When we moved my almost-son-in-law from North Carolina to Utah, a lot of things ended up staying here in Tennessee, thing he didn't want to move or store, and he left them with the purpose of us selling or donating or otherwise disposing of them. All those totes and boxes holding his things are stacked and packed in the sheds in front and on top of the totes holding all my "stuff" that came out of the camper when he borrowed it. Today was a day for unpacking the sheds, digging through boxes and totes looking for my stuff to put back in the travel trailer. Easier said than done. The weather is NOT cooperating, dishing up some rain and a lot of heat and VERY humid conditions.
While it was still cool this morning I hooked up the TT and took it into town to the dealership and had them remove the single propane tank bracket and mount a sturdier one that will hold two tanks. The SIL had purchased two forty gallon tanks and an auto-switching valve this past winter, and had them hooked up sitting next to the trailer this winter. When we were loading up his things in NC he donated them to me. Nice guy! :) The dealer got the new bracket mounted on the tongue, topped off both tanks and checked the tire pressure. The longest hose he had on hand is a bit short, and he ordered a longer one that should be in on Friday.The tanks look quite large, but they're solidly attached, and they should really reduce the number of refills needed if I'm up still up north after it gets cold.
Last evening while I was outside mowing the neighbor stopped by. He said he had something I might be interested in for the Caboose, a very large 6000W pure sine wave inverter. I told him it was bigger than I thought I would ever need for the Caboose, but he has been interested in my Yamaha V-Star ever since I moved it down here, and we did a bit of trading. He got the bike, I got the inverter and a nice chunk of cash. I'm a bit sad to see the bike go. I bought it new in May of 2006, and by May of 2007 I had put almost 18,000 miles on it. I rode it until I crashed in May of 2009, when I was off bikes for a full year. Shortly after I was able to ride again I bought my 2009 VStrom and the V-Star has been sitting by the wayside ever since. It really needed a new home, and the neighbor was thrilled, so in the end we're both happy.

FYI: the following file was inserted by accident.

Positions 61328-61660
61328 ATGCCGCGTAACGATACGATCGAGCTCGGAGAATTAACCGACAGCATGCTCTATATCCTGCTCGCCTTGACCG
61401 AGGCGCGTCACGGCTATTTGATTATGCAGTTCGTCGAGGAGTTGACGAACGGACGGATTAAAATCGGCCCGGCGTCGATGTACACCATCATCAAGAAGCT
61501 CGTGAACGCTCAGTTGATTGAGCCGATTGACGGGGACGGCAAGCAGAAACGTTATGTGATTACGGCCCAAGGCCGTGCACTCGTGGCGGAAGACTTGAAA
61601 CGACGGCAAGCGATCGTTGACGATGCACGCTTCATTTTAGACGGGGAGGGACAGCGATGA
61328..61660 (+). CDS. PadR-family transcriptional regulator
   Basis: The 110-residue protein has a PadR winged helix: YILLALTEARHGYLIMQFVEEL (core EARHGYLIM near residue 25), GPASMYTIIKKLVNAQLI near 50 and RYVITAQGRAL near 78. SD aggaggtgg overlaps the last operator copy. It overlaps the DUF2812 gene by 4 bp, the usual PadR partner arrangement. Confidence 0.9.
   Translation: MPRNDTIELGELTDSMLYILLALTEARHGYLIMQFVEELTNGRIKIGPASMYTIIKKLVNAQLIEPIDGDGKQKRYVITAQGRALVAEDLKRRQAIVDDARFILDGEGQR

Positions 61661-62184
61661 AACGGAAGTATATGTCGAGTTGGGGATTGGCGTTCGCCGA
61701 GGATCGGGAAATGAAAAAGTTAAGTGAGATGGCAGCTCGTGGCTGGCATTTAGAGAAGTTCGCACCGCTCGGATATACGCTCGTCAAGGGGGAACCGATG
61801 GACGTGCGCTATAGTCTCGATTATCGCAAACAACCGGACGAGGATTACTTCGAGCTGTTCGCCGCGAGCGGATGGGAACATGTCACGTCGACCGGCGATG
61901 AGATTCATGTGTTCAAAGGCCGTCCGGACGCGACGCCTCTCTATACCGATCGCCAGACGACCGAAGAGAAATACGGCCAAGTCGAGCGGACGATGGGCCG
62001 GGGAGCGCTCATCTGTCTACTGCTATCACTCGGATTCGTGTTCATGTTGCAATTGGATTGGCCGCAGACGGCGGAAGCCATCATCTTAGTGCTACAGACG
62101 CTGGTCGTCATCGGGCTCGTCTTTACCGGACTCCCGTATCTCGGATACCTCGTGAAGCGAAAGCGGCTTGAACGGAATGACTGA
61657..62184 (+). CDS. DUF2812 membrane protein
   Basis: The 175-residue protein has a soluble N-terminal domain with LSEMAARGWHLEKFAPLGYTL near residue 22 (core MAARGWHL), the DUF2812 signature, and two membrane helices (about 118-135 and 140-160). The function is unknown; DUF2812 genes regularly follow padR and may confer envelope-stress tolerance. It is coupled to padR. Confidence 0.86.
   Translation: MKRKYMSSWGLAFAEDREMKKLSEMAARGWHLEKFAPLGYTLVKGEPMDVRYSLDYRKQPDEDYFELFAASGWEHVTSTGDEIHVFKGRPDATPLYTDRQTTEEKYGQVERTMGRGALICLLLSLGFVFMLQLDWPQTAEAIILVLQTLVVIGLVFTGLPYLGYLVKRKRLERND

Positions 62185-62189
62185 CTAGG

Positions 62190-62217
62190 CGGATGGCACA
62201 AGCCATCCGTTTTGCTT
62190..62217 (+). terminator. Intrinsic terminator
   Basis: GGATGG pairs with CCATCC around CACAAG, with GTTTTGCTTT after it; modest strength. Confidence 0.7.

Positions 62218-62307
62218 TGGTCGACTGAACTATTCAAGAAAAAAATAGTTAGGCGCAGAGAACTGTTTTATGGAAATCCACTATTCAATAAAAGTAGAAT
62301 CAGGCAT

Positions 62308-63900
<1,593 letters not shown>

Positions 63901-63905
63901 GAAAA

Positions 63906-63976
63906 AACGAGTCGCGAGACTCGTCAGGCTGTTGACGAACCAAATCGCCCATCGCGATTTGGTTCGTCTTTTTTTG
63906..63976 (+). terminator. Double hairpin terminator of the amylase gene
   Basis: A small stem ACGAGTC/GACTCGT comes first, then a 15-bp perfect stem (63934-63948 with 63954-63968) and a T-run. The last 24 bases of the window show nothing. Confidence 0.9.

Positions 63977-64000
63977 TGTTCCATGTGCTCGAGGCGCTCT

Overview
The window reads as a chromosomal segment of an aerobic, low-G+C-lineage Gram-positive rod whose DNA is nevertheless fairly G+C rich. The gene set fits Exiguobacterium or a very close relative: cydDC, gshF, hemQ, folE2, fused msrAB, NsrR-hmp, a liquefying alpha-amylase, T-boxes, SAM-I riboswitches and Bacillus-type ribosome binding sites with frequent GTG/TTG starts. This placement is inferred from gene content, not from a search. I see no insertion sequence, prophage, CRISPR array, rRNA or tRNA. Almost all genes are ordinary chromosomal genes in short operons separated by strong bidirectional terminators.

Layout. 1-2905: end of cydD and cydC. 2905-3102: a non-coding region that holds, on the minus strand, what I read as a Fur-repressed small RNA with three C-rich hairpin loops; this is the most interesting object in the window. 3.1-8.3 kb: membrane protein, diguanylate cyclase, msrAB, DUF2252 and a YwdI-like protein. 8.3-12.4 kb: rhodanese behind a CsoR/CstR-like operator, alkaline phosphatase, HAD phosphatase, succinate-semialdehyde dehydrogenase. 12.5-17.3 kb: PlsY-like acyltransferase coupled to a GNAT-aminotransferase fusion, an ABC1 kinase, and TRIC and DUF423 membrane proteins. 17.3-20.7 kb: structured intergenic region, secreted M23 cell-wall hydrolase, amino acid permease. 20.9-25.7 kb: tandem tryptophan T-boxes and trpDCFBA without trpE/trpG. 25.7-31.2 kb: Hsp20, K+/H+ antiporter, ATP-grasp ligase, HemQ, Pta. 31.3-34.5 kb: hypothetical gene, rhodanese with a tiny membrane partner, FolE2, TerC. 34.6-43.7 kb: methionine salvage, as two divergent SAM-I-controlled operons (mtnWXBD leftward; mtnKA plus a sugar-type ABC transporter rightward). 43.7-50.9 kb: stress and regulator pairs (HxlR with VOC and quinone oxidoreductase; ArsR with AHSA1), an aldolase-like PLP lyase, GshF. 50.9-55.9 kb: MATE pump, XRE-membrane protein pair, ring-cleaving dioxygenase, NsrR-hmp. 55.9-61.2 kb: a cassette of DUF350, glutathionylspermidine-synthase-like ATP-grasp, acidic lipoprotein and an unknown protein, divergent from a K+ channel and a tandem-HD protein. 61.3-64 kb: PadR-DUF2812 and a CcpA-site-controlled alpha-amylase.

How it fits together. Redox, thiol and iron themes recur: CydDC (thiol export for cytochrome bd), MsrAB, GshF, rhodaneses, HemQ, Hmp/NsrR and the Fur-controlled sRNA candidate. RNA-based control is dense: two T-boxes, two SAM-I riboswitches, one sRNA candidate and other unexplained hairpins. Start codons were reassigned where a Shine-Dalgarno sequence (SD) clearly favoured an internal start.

While I was at the RV dealership, the female owner came inside and was almost-but-not-quite- screaming about some bug. I went outside to check it out, and this is what I found.WARNING: VERY CREEPY INSECT PHOTOS FOLLOW AT THE BOTTOM OF THIS POST!!
This is seriously the creepiest bug I think I've seen, mainly due to the size of the insect and the size of the mandibles. Meet the eastern dobsonfly, Corydalus cornutus. This is a female, the male's mandibles are MUCH longer, up to half the length of the body (approximately as long as this girl's antennae). I had never seen one before, although research shows "The dobsonfly is found throughout most of eastern North America east of
the Continental Divide from Canada to Mexico near flowing streams which
provide habitat for its larvae." They are considered beneficial.
This one was showing signs of advanced age, she tried to fly once but only made it a few feet off the ground and quickly crashed. I scooped her up into a baggie and she expired a short time later. No way would I have tried to photograph her next to my hand if she was still living, the females pack a very painful bite. The mandibles on the male are so long they lack the ability to put much of a pinch into their bite.